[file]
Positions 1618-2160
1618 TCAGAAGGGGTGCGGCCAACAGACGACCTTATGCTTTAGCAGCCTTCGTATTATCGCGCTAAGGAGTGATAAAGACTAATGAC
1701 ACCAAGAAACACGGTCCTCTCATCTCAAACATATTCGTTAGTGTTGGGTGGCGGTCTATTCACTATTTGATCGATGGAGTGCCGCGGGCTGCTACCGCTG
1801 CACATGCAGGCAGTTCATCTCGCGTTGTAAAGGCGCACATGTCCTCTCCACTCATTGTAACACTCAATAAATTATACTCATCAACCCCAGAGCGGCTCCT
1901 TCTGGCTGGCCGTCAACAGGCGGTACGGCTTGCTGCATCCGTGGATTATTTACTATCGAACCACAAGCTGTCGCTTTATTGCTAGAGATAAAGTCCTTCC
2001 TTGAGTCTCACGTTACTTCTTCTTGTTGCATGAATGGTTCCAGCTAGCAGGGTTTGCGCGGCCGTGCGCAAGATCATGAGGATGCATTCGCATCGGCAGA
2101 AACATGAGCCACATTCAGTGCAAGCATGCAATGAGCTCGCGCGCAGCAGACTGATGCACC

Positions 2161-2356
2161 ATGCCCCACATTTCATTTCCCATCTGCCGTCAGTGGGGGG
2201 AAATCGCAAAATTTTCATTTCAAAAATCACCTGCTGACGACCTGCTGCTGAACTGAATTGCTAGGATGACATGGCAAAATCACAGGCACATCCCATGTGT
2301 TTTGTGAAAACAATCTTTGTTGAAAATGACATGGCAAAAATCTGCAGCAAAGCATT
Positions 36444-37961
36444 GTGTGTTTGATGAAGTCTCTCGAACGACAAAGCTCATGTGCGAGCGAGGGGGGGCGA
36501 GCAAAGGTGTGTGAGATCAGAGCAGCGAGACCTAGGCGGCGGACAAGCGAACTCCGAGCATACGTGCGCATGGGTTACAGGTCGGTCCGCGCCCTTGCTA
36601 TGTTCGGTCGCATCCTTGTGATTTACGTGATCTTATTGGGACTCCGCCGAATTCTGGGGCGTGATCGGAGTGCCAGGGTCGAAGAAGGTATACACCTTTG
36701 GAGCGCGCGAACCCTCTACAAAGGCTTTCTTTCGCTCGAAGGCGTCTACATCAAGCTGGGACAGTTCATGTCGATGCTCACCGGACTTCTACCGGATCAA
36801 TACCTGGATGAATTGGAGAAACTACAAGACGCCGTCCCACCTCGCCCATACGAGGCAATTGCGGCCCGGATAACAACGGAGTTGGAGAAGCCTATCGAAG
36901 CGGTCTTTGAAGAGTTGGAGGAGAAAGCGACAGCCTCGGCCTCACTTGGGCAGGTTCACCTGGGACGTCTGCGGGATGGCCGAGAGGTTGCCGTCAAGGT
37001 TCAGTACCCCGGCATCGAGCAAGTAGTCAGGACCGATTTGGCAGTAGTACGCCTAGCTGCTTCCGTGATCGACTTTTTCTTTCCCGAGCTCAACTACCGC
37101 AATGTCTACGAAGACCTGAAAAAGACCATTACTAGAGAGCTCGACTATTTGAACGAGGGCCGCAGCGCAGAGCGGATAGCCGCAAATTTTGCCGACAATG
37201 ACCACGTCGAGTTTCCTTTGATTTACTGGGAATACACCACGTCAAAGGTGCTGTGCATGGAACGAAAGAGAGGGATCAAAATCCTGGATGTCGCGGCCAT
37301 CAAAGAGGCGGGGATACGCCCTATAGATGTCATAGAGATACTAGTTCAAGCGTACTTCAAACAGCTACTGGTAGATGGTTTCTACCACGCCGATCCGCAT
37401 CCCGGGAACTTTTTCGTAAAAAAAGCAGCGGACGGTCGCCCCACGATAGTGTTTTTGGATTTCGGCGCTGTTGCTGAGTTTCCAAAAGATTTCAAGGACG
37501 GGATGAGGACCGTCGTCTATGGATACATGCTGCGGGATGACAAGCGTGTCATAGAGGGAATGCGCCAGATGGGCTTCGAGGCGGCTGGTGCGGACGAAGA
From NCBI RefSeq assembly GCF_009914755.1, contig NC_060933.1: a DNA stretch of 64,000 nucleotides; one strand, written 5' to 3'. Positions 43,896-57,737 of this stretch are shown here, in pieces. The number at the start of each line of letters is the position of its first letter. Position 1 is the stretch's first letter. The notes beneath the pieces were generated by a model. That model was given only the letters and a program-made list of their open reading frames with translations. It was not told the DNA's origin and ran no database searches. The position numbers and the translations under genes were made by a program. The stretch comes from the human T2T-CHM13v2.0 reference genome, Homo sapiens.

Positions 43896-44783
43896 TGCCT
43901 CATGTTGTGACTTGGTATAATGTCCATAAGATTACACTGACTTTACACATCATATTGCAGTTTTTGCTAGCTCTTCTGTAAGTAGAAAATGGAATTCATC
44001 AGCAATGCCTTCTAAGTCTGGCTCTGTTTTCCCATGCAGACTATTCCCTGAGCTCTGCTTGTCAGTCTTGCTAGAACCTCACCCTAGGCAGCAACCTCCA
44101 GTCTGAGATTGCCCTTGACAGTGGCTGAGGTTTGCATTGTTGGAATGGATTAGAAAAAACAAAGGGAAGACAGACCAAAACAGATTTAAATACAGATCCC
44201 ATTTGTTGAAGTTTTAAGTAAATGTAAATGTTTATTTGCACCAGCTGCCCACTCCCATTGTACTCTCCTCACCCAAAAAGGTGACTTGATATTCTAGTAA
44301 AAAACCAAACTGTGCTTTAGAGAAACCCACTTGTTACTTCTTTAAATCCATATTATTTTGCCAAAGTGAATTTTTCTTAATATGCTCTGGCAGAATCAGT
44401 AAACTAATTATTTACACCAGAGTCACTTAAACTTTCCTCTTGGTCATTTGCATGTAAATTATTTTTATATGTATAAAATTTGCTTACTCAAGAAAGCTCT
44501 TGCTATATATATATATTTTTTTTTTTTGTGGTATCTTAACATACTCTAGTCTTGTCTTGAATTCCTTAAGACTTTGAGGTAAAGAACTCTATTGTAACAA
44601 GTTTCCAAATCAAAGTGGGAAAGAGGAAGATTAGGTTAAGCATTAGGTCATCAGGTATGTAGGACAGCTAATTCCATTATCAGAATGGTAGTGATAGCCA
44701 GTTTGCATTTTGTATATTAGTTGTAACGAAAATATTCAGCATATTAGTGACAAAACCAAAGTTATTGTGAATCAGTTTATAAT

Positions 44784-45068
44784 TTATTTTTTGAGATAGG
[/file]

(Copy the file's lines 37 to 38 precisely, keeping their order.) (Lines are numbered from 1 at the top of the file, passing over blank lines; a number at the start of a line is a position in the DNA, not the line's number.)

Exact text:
Positions 44784-45068
44784 TTATTTTTTGAGATAGG